That’s cool. I do the same thing with The New Beverly. The last two questions are the questions every director is getting asked that’s doing this, first up is what is your favorite movie death?
Let me think about that for a second… I would probably say it’d be a tie between Scatman Crothers getting killed in The Shining with the axe. I really like that one, because it’s so brutal and real. I don’t think I’ve ever seen a convincing axe kill, even outside of that movie really, that I can think of. I like how it’s not overly gratuitous, it just feels like “Whoa, that guy just got an axe in his chest” and it’s such a shocking moment in the film and it’s also a jump scare. Everything about it lends itself to being the perfect kill scene. Then also I would say that Irreversible fire hydrant scene.
Oh god, yeah.
Just because I had never seen anything like that before, so the first time witnessing that you are… Normally you can kind of pick out how they did it, like through editing or whatever kind of special effects, but when I saw that like I had never seen somebody integrate violence with CGI before or computer techniques and it’s done fairly seamlessly. I haven’t watched it in the last year or two, so I don’t know maybe it doesn’t hold up quite as well anymore.
I totally understand and it’s interesting that both of your choices are. They are both great kills, but they both have something in the filmmaking that makes them special.
Exactly. Everything has been done a million times. With all of these crazy Italian films where they’ve probably killed everybody in every way possible, which I do like that kind of shit too, like those really bad looking Fulci close ups, but yeah if it’s motivated in the story it makes the violence that much more impacting.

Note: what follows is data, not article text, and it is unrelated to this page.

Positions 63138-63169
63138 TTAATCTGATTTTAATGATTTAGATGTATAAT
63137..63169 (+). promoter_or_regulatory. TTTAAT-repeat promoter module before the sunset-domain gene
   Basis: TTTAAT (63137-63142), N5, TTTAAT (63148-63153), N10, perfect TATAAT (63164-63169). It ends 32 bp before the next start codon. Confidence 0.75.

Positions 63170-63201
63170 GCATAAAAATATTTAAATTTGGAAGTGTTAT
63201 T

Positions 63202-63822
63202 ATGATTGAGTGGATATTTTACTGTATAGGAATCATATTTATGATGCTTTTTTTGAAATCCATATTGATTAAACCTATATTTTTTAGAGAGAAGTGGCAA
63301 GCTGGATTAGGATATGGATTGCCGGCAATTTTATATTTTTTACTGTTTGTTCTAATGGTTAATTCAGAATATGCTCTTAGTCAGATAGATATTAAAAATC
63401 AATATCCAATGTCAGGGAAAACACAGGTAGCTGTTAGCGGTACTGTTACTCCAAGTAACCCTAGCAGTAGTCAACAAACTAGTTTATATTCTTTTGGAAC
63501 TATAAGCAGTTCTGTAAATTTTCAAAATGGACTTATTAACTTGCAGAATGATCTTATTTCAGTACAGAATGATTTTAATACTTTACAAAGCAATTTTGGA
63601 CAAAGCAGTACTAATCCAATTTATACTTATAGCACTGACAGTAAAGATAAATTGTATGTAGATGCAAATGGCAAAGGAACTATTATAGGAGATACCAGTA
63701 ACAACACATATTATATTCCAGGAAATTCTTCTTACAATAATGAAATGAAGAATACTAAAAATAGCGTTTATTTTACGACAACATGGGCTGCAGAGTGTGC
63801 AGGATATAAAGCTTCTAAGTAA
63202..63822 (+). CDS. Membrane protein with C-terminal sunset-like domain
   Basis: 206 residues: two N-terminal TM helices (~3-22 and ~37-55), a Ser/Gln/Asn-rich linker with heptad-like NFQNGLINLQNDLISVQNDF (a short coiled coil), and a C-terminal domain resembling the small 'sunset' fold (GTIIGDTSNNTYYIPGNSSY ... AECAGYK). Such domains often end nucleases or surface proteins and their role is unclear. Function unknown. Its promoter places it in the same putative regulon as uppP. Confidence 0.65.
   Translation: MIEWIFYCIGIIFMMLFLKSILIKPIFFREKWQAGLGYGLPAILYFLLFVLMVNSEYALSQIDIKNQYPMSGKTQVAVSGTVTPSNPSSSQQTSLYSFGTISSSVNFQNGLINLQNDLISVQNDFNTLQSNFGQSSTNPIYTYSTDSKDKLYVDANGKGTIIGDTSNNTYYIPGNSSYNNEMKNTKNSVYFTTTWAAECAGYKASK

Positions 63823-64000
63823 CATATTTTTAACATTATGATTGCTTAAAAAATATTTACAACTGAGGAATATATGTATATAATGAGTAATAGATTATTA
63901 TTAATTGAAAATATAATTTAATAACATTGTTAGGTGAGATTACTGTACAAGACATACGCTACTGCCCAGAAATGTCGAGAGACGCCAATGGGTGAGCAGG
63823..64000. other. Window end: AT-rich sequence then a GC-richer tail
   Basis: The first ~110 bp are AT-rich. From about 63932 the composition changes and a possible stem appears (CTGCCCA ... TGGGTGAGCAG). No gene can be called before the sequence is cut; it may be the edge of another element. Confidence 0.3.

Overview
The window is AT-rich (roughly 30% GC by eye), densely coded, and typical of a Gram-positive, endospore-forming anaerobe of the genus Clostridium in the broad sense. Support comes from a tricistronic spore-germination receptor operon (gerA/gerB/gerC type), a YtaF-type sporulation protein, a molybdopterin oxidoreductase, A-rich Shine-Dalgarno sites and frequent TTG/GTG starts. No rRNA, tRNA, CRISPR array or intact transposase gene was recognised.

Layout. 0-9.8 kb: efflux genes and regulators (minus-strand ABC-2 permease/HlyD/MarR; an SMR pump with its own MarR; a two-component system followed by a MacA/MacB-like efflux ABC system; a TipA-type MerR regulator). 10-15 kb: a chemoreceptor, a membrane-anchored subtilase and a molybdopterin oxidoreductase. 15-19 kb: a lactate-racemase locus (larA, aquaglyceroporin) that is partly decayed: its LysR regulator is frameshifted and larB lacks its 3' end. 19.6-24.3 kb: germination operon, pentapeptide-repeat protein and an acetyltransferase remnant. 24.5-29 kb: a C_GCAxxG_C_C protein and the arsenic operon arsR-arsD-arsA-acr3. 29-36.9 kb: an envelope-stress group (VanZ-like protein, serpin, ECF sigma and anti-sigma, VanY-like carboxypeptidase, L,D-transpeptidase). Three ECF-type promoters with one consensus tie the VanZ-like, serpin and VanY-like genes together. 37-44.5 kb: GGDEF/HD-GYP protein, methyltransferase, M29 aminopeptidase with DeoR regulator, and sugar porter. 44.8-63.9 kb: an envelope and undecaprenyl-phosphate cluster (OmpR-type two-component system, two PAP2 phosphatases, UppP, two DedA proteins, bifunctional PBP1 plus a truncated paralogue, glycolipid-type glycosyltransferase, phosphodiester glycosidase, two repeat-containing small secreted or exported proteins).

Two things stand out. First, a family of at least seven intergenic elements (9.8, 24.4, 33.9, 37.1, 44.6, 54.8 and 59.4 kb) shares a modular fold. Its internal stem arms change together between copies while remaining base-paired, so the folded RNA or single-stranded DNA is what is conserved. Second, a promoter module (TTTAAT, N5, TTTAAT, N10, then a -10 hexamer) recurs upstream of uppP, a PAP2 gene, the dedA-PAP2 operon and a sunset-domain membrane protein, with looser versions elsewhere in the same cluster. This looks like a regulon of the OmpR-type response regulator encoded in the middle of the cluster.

Last question: when/how did you first comprehend death?
This is going to sound completely made up, but literally when I realized that everybody dies and every thing dies and that the world was basically indifferent to it was when I was a kid I was traveling with my parents and we stopped at a rest stop and up to that point I had a thing where I really liked butterflies for whatever reason… I just thought they were pretty and I remember we were going back into the car and I looked in the drainage ditch and there was a dead butterfly and its wings were all shredded up and it was like the first one I had seen or really had taken note of… I’m sure I saw dead bugs and stuff like that, but a butterfly was this beautiful thing, kind of mystical in a way and so I had never seen anything like that dead or even comprehended that that was a possibility. I just remember the first time realizing “We are all going to die” when I saw this dead butterfly. (Laughs) It totally sounds ridiculous.
It sounds like the scene out of Kill Bill, with the goldfish.
Yeah, I mean I guess that’s the funny thing about it and I think that’s why everybody has much harder time with animals dying than they do like human’s dying sometimes or seeing people being torture as opposed to animals being tortured or something. I think basically your first instincts on mortality are confirmed through your witness of innocent things dying and those ring the most and in close proximity, so it makes sense that other people would probably have similar kind of reactions to it, or made up ones for movies.
The ABC’s of Death is on demand today, and in theaters March 8.